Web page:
Being a high school teacher can be fun, mentally stimulating and personally rewarding, especially if you have the opportunity to work with committed students. However, this career also involves a variety of challenges related to the availability of resources, student motivation and assessment standards.
School performance on standardized tests is often used to make funding decisions, putting pressure on teachers to focus only on teaching test content and helping students understand how to succeed on the standardized test formats. This can distract them from their preferred teaching methods and the curriculum the school has designed for the class. Richard Steinberg noted in a 2008 "American Physical Society" article that the learning environment where kids were taught to repetitively absorb information and recite it on a test, showed no long-term concern for the knowledge. This teach-to-test mentality can actually train students to ignore creative thinking and learning opportunities in the classroom.
Education from kindergarten through high school is a series of building blocks. At the high school level, teachers in all course areas rely on the elementary and middle schools to prepare students for the rigors of high school. However, this doesn't always happen. A July 2012 "Education News" article noted that students in math were more commonly taking remedial classes and couldn't keep up with curriculum expectations. In some cases, high school teachers are stuck with classrooms of unprepared students not capable of understanding and learning required material. This can make teaching frustrating and preparation time-consuming.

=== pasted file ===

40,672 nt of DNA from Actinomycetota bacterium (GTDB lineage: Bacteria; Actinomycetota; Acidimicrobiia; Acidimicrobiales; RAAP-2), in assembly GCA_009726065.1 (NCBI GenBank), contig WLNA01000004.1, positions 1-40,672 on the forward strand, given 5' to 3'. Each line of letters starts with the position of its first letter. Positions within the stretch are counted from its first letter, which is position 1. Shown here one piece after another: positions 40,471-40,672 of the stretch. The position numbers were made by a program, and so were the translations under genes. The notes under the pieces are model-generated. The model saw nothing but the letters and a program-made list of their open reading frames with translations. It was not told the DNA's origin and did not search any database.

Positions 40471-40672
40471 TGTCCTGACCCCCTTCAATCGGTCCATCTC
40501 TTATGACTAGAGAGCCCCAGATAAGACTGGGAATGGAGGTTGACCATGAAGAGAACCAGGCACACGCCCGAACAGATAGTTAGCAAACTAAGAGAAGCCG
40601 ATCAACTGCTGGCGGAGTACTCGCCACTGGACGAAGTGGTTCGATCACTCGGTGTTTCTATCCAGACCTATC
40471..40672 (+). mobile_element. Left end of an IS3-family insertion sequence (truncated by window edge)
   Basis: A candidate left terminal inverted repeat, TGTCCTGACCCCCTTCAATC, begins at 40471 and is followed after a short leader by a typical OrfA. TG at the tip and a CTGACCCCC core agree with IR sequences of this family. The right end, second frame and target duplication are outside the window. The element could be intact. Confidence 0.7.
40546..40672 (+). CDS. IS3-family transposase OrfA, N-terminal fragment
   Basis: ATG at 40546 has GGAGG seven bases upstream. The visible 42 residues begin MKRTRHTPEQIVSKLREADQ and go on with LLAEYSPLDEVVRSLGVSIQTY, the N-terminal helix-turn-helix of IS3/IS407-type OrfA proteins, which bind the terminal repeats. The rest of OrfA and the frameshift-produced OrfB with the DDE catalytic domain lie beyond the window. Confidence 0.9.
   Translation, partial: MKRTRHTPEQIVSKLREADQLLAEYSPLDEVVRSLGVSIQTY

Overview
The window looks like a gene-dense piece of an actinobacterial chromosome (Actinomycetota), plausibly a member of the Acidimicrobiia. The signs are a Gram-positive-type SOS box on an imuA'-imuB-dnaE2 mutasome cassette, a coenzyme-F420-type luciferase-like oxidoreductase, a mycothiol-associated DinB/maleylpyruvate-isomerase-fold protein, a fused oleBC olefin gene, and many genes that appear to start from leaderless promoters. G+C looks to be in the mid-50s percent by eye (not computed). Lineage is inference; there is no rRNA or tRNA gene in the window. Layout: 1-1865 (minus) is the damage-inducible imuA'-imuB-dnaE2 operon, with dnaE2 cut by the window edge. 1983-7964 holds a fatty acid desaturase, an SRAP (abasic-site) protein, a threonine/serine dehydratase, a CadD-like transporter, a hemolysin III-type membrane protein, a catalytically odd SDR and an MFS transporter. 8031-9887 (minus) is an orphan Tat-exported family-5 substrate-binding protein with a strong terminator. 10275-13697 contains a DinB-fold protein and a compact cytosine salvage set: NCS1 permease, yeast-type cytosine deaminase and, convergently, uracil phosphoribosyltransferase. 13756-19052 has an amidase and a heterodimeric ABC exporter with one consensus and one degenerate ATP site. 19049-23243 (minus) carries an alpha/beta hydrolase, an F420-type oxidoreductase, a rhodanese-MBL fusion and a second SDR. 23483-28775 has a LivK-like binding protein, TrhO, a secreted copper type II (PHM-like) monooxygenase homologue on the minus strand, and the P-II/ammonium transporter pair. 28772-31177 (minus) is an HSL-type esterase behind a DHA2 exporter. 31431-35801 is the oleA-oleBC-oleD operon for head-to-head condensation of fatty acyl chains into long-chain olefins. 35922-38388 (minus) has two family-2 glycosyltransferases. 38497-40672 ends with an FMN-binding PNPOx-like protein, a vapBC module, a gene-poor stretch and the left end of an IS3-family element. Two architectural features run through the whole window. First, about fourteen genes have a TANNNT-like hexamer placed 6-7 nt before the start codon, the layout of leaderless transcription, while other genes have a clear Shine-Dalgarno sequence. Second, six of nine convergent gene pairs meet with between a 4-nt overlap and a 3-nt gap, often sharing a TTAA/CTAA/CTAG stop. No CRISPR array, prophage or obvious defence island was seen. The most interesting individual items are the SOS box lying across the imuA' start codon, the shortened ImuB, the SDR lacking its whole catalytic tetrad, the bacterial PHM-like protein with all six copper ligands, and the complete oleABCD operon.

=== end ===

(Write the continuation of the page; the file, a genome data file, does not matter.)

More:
School district budgets are often tight, especially in lower-income areas. High schools that already struggle to get students excited often have a difficult time turning the tide because of budget constraints. For example, February 2013 studies reported by "Pew Research Center" on the use of technology in classrooms noted that only 37 percent of high school teachers in designated "low income" schools used tablet computers in class, while 56 percent in "high income" schools used them. Similar issues were noted by teachers regarding availability of other technology and resources.
Large Class Sizes
Large class sizes pose several challenges for teachers in some high schools. Chicago Teachers Union President, Karen GJ Lewis noted that this negatively impacts student learning. A 2011 to 2012 study by the union found that 76 percent of students in classes of 15 or fewer early in high school graduated on time, while students in classes of 24 only graduated on time 64 percent of time. In smaller classes, teachers have the ability to give students more one-on-one attention and offer more regular feedback on their performance.